The vision of an American Dream landed me here personally which has been broken and reassembled in the time that I have been here. The all Nepali hardcore band was obviously from the roots that we came through in this country which nobody can take away from us. Besides we are totally bad at speaking and writing English which you will find in the record that is coming out.
How’s the response from the local fans there? Aren’t they fucked up for not being able to understand what you’re singing about?
The response has been great when we have performed in the limited times that we have performed here. It is basically due to the medium of music that we play no matter what you sing or what your color of skin is. There is something about that connects in the hardcore scene which is strong as ever and it is why you see kids on top of each other singing along, flying off the stage and moshing. It is the genuine love of music and the volumes of individual freedom that it speaks of that connects everybody in the show.
Going personal, how much has hardcore/punk influenced you personally in whatever you think and do?
It has made me the person that I am today, a living being with a better sense of what is going in around us. My point of view of life has changed drastically where individual freedom and the promotion of a better life with the help of each other have been enhanced. If we can help off of each other and sustain the rest of our lives without any political or corporate figure influencing us, how cool it would be? Think about it.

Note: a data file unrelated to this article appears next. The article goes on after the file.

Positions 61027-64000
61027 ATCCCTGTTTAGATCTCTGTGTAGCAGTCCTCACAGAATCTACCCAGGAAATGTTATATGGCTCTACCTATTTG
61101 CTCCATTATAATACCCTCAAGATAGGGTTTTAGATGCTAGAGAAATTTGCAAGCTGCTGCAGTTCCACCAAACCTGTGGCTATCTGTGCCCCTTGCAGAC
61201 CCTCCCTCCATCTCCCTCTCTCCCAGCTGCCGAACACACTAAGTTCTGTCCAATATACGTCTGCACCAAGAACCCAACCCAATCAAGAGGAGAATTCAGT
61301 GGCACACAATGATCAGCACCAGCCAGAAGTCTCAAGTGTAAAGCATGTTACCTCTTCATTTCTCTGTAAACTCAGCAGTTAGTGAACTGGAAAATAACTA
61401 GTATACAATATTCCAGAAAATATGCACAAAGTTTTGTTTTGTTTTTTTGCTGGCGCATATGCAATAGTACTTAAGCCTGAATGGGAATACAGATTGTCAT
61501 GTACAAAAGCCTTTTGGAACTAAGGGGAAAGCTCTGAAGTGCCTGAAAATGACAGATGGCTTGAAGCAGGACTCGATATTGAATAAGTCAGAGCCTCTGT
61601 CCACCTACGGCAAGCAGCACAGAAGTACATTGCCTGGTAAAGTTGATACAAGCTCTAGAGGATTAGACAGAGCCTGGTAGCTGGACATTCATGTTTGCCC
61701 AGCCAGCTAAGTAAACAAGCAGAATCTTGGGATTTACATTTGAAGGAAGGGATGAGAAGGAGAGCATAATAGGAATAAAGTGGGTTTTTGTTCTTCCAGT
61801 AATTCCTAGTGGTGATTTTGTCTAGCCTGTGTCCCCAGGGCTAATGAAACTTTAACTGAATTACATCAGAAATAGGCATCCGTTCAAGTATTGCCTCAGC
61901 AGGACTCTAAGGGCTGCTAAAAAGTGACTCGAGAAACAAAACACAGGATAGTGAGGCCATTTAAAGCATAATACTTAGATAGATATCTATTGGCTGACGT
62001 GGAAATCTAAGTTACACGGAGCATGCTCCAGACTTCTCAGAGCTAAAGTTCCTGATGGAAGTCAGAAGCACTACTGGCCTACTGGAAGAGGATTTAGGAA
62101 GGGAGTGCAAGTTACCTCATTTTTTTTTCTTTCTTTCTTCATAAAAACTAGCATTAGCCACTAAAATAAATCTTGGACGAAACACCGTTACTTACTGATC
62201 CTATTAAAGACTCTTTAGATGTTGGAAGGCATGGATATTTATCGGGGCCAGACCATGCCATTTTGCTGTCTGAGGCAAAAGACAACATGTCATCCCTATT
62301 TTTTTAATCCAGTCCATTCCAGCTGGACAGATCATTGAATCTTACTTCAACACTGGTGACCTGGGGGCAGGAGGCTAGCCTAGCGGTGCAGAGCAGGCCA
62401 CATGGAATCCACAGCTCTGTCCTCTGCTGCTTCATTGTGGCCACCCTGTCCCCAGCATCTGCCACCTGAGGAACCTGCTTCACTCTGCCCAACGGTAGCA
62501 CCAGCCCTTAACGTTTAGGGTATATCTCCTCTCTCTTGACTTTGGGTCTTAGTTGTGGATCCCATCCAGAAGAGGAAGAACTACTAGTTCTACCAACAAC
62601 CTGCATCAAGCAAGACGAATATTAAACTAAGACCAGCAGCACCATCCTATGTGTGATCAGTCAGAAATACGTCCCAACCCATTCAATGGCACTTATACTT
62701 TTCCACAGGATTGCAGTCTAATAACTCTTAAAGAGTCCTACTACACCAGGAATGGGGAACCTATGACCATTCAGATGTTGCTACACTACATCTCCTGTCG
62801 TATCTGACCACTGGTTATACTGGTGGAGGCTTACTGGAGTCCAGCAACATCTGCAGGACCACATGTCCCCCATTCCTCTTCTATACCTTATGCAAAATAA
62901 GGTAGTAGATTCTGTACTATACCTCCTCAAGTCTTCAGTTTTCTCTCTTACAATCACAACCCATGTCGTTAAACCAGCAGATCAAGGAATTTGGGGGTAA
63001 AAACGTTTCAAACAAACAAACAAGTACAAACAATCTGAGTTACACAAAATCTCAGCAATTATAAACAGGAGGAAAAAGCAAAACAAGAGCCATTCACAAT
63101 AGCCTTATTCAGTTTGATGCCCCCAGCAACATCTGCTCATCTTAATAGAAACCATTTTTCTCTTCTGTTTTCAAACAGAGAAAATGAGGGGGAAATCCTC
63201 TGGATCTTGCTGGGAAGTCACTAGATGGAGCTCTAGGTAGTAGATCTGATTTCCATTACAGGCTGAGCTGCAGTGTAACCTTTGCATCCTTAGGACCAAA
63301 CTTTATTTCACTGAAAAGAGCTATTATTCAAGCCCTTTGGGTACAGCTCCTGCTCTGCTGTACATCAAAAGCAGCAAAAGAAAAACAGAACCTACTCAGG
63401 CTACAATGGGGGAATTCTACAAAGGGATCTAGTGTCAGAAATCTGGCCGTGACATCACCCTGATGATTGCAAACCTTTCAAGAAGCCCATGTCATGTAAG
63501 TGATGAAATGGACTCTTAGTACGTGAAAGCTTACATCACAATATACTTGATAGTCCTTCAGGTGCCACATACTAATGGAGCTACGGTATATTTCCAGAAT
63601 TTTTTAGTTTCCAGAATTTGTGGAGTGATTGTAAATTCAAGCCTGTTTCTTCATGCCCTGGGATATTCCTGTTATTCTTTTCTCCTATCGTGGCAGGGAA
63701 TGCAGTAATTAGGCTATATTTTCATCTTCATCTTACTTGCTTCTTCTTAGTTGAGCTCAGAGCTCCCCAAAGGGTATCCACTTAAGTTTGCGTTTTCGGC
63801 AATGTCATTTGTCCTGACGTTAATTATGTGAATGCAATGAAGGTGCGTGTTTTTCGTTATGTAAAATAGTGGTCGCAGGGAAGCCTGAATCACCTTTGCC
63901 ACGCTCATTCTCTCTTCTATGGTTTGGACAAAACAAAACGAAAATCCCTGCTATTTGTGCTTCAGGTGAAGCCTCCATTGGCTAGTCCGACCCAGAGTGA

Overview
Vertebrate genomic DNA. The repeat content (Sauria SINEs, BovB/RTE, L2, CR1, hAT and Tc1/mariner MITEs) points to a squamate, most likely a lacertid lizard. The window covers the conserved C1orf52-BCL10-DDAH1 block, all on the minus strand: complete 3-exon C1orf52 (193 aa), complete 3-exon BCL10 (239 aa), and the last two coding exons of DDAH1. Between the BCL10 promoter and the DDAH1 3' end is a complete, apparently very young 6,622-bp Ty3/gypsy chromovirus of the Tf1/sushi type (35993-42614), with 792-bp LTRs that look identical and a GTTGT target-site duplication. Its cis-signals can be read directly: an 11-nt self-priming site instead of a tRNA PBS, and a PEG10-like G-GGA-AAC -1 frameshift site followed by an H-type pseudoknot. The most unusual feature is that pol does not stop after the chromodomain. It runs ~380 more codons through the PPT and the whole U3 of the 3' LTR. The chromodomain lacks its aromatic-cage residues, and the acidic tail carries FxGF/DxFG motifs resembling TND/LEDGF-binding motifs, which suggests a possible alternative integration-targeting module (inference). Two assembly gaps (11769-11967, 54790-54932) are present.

So what bands/albums are you listening to lately?
As of right now I am listening constantly to a Nepali grind-powerviolence-holy terror hardcore band called XKali-GulaX. They have a demo out (which will be out to the public soon) and it will blow the fuck out of your ears.
Talking about your one-song EP “Bidroh” (2010), didn’t it acquire any political threat upon the band due to its controversial political satirical nature?
Oh yes we were threatened that we would be in the category of ‘des nikala’ individuals but fuck them we are already Americans now so we can speak whatever we want to and it is the right of every individual in this planet to voice what they want, be it political or whatever.
So at last, anything you wanna say to the fans, friends and foes of Sangharsha?
Just a big shout out to all our friends and families, whoever knows us. Special thanks to you too for interviewing me. And lastly I want to personally thank all the folks for inspiring us to create more music.
Lastly, hardcore or lok dohori?
Lok Hardcore, a new genre that is coming up in the next Sangharsha album.
- INTERVIEWED BY SAMYAM SHRESTHA